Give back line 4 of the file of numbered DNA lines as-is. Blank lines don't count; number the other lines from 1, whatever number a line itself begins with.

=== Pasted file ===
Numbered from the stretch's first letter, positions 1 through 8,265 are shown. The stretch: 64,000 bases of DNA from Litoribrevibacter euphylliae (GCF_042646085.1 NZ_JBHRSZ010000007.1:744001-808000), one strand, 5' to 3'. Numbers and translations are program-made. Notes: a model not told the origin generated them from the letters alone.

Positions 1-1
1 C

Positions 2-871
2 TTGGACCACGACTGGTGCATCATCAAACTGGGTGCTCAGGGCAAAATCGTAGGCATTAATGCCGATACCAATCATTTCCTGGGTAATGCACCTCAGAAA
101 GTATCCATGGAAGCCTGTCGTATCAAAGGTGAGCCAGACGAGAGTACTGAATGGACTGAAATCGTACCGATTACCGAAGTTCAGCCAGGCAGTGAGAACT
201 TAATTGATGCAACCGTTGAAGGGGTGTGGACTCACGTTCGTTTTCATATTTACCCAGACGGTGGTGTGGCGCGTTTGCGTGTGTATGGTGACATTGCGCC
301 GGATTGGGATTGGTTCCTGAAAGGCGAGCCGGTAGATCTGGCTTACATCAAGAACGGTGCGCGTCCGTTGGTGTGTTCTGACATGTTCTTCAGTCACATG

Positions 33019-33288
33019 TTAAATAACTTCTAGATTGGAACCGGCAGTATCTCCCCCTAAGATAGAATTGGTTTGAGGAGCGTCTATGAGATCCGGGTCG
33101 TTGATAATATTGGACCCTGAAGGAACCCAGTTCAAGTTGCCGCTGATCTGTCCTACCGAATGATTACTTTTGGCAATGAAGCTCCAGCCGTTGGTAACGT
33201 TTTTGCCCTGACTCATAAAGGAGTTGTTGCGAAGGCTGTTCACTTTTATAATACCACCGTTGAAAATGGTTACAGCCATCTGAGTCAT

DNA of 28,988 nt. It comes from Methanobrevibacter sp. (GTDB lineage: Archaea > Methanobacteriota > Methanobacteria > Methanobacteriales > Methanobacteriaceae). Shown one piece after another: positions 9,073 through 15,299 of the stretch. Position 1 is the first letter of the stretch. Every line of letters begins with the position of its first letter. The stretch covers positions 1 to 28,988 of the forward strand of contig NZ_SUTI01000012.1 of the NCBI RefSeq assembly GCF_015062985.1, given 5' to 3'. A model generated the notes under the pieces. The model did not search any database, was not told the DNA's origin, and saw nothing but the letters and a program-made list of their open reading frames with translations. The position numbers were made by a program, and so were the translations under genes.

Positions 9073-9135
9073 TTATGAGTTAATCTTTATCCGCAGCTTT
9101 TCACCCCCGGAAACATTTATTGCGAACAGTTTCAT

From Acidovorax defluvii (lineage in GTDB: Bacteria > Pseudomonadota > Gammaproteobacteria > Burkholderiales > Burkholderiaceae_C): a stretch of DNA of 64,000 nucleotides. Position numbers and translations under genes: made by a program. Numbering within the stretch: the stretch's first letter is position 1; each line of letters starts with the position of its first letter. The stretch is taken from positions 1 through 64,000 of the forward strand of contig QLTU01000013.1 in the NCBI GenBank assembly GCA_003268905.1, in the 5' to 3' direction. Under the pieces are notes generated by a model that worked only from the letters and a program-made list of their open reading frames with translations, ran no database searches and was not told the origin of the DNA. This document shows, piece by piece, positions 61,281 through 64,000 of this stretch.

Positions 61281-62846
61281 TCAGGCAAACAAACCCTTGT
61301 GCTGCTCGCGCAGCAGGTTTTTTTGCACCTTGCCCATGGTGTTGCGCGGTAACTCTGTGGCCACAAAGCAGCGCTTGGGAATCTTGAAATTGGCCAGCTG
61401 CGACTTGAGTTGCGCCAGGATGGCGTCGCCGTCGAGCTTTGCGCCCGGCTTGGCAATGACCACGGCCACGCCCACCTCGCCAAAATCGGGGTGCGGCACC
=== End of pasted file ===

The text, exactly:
Positions 2-871